In the beginning, Mahasti's family was reluctant to allow her to pursue a career in entertainment because it was not an appreciated career for women in Iran at that time. However, Mahasti overcame this stigma providing Iran with a new image for women within the entertainment industry. Mahasti created an image of a "gentle-woman" singer, a lady with great manners. Her enormous success in music opened the pathway for many other women, including her elder sister, Hayedeh, who started her work 5 years after Mahasti. The two sisters had tremendous contributions to improving the image of female singers in Iran and in transitioning the Iranian music from where it was to where it is now.[1]

Personal life

Mahasti's parents got divorced and got married to other people. When she wanted to pursue a career of singing her parents weren't happy because of society's look upon female singers at the time. Mahasti married Kouros Nazemiyan and gave birth to her only child, Sahar. Mahasti and her family lived in Abadan for several years, finally moving back to Tehran. Her marriage with Nazemiyan ultimately ended in divorce. Nazemiyan was executed by the Revolutionary Court of the new Islamic Republic shortly after revolution. Several years later she remarried, to Bahram Sanandaji, owner of a shoe factory, however their marriage was also dissolved.

In 1978, before the Iranian Revolution she emigrated to the UK and then to the United States in 1981 where she lived thereafter.


In March 2007, Mahasti publicly announced that she had been battling colon cancer for four years. She hoped that her experience would raise awareness within the Iranian community regarding cancer and the significance of constant physical examinations. She was then living in Santa Rosa, California with her daughter, Sahar, her husband, Naser, and their two children, Natasha and Natalie, her only grandchildren. She died on June 25, 2007 in Santa Rosa.

Mahasti was interred at the Westwood Village Memorial Park Cemetery in Westwood, California on June 29, 2007 the same cemetery where her sister Hayedeh was also buried. 

Her funeral was broadcast live on Persian Broadcasting Company Tapesh and was attended by many Persian celebrities and stars and other artists including the mayor of Beverly Hills Jimmy Delshad and designer Bijan Pakzad.[2][3][4]



1991: Bi Nava Del
1991: Gol-haye Ranga-Rang
1981: Sepedeh Dam
1991: Ziafat
1992: Album 2
1992: Asir
1992: Mosafer
1993: Ghasam
1993: Moj
1994: Nameh
1994: Ashofteh
1994: Beganneh
1994: Havay Yaar
1995: Parandeha (with Leila Forouhar, 'Shahram Solati')
1995: Hagheghat
1996: Bazm Mahasty & Sattar
1996: Labkhand
1998: Havay Asheghi
1999: Avazak
1999: Hamishe Ashegh
1999: Tou Bezan ta Man Beraghsam
2000: Deldadeh
2001: Gole Gandom (with Sattar)
2003: Hamisheh Sabz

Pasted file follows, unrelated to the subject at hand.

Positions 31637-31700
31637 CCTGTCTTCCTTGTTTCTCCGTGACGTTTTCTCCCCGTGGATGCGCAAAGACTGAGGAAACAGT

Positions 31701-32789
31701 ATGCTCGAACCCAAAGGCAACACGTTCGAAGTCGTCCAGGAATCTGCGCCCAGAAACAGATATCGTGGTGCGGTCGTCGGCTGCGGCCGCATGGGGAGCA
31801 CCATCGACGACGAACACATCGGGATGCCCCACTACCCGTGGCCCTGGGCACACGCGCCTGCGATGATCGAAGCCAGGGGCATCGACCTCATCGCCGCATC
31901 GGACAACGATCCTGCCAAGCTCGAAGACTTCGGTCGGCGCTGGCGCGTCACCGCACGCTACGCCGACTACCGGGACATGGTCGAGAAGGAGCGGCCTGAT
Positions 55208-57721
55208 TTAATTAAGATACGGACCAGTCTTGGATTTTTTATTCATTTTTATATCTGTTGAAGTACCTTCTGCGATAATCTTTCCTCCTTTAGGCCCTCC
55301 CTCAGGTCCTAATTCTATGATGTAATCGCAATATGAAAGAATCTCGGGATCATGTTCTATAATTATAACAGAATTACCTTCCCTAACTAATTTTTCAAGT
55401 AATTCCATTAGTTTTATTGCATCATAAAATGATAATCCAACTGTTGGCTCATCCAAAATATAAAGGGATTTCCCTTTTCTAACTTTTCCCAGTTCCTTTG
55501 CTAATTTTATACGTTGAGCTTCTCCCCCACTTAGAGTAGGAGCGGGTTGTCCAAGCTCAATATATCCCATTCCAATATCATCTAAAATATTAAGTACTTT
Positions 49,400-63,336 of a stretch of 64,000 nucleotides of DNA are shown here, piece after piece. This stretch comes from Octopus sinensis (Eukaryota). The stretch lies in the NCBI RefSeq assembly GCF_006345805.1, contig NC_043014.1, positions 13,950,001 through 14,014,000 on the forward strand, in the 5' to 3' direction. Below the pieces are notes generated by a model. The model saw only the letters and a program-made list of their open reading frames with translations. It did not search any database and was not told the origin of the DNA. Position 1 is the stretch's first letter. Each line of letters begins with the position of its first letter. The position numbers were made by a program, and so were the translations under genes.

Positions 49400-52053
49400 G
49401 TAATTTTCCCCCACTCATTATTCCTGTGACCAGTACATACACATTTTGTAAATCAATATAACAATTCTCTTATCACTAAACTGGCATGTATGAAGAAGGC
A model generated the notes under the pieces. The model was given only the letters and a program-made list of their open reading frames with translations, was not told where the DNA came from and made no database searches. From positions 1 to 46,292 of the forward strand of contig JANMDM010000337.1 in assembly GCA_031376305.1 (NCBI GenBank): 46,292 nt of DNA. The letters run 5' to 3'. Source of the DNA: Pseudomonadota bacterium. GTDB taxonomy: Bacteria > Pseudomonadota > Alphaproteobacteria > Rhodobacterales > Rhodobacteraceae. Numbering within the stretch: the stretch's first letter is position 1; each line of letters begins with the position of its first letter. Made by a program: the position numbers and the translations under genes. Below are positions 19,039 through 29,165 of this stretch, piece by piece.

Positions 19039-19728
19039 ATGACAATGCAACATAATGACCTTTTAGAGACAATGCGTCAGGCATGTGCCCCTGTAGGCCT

2005: Az Khoda Khasteh


2007: Music (With Aghdas Forouhar, andy, Aref)



"Father Goose" Screenwriter Frank Tarloff 1999 Westwood Village Cemetery

Frank Tarloff (February 4, 1916, Brooklyn, New York – June 25, 1999, Beverly Hills, California) was a blacklisted American screenwriter who won an Academy Award for best original screenplay for Father Goose.[1][2]

A child of Polish immigrant parents, Tarloff grew up in New York City. He began writing for stage and radio in the 1940s, and his first major film credit was Behave Yourself!. 

He was called to testify before the House Un-American Activities Committee in 1953, was categorized as a hostile witness, and was blacklisted. He spent the next 12 years living with family in England and writing under pseudonyms such as "David Adler" for shows such as I Married Joan, The Real McCoys, The Dick Van Dyke Show, and Andy Griffith Show.

He received the Academy Award for Father Goose together with S. H. Barnett and Peter Stone and was also nominated for the Writers Guild of America Award for best comedy writing. 

He received a WGA Award nomination for best comedy writing for A Guide for the Married Man, which he wrote on his own. 

He is also known for co-writing The Secret War of Harry Frigg.

He returned to television at the end of his career, writing for The Jeffersons.

Frank Tarloff died in Beverly Hills, California. He is interred at Westwood Village Cemetery


1. "Obituary: Frank Tarloff". September 29, 1999.
2. "The 37th Academy Awards (1965) Nominees and Winners".

Friday, June 23, 2017

Archbishop of Los Angeles Timothy Manning 1989 Calvary Cemetery

Timothy Manning (Irish: Tadhg Ó Mongáin) (November 15, 1909 – June 23, 1989) was an Irish American prelate of the Roman Catholic Church. He served as Archbishop of Los Angeles from 1970 to 1985, and was elevated to the cardinalate in 1973.

Early life and ministry